Posts Tagged With: photography

Pass the whine…

You know what is a real let down? Finally getting a date night with hubby, then eating a bad meal. Seriously. We eat out so little that when we finally do get a date night the meal should effing fantastic, but it wasn’t, and that sucks. I know. Boo-hoo.

Okay, enough whining…

This weekend we mustered the energy to check off one of our Christmas traditions…Holiday Lights! Last year we went to Golden, Colorado to check out their river walk lights. The girls were so impressed with the huge pine tree completely wrapped in lights that we had to share it with friends this year.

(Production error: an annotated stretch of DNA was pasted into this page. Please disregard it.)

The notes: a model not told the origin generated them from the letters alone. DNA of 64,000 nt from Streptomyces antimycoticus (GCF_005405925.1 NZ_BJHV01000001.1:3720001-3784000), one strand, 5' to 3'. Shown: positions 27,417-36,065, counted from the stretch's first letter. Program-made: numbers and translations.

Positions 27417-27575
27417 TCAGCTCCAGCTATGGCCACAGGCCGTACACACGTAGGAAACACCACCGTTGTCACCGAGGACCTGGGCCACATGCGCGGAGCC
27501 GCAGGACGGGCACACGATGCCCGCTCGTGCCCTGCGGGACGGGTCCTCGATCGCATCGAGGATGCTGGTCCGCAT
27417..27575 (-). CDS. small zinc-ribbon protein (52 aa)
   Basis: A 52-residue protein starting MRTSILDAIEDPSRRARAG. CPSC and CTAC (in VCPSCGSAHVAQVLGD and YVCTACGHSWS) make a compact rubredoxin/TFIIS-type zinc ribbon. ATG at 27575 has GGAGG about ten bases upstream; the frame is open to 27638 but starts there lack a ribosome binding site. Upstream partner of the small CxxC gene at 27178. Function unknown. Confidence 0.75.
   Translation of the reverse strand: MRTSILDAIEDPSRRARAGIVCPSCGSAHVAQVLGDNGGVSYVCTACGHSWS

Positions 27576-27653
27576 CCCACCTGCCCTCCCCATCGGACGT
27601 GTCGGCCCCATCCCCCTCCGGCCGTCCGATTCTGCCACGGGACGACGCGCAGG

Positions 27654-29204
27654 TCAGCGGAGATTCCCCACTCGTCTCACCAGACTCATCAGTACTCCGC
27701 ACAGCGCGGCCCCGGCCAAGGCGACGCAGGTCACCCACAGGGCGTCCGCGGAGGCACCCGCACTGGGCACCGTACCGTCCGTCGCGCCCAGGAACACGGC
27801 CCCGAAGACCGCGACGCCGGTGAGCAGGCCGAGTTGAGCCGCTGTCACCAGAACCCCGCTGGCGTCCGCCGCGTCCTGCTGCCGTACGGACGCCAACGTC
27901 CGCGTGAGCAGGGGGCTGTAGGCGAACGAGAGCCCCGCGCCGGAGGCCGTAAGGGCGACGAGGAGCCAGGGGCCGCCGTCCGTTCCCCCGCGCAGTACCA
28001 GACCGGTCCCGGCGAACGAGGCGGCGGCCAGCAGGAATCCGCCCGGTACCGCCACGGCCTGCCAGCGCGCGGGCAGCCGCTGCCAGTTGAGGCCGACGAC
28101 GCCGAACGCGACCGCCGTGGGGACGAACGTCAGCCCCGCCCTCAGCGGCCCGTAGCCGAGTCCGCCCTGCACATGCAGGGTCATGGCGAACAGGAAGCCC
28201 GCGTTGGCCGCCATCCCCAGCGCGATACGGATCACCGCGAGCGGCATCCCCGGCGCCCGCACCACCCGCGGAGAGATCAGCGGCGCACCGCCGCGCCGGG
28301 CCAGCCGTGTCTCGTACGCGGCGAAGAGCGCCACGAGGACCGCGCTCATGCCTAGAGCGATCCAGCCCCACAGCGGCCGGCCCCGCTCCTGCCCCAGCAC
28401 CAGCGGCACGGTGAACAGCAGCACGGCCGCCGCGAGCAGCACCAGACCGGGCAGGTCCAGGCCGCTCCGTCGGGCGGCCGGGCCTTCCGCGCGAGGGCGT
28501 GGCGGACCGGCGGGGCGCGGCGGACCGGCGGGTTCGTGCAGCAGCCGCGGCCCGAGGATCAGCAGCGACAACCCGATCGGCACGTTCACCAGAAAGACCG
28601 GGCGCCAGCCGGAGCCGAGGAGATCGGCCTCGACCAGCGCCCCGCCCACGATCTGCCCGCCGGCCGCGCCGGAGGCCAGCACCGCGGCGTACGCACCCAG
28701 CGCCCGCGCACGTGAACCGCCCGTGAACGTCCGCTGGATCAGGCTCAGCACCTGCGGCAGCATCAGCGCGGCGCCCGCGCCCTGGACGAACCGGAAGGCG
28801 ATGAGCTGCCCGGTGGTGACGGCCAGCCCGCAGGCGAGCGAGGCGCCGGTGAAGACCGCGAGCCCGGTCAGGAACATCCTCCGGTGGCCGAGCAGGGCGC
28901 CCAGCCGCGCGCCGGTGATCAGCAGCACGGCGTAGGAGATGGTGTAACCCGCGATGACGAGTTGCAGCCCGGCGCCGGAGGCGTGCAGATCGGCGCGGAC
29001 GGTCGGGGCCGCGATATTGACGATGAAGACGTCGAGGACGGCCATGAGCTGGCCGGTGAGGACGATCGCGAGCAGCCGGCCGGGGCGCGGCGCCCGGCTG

Golden Lights

Standing under the pine tree wrapped in lights

Golden Light

Under the tree of lights

Each branch is wrapped in strands of lights. I wonder if they leave the lights on all year…hum.


Another tradition…stop at Starbucks to warm up

Golden Light 3

Along the walk

Golden Lights 4

Fence post lining the river wrapped in lights

house lights

Our house with lights

Our home: It may be old and worn. It may have stained carpets and pet hair. It may need a fresh coat of paint on the inside, not to mention new windows. There is not a pretty decorated Pinterest worthy fireplace mantle. Very few people I know would have house-envy upon walking into our house, but it is OUR HOME. It is full of love and happiness. And, that is all I can really ask for.

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Colorado Gold


Colorado Gold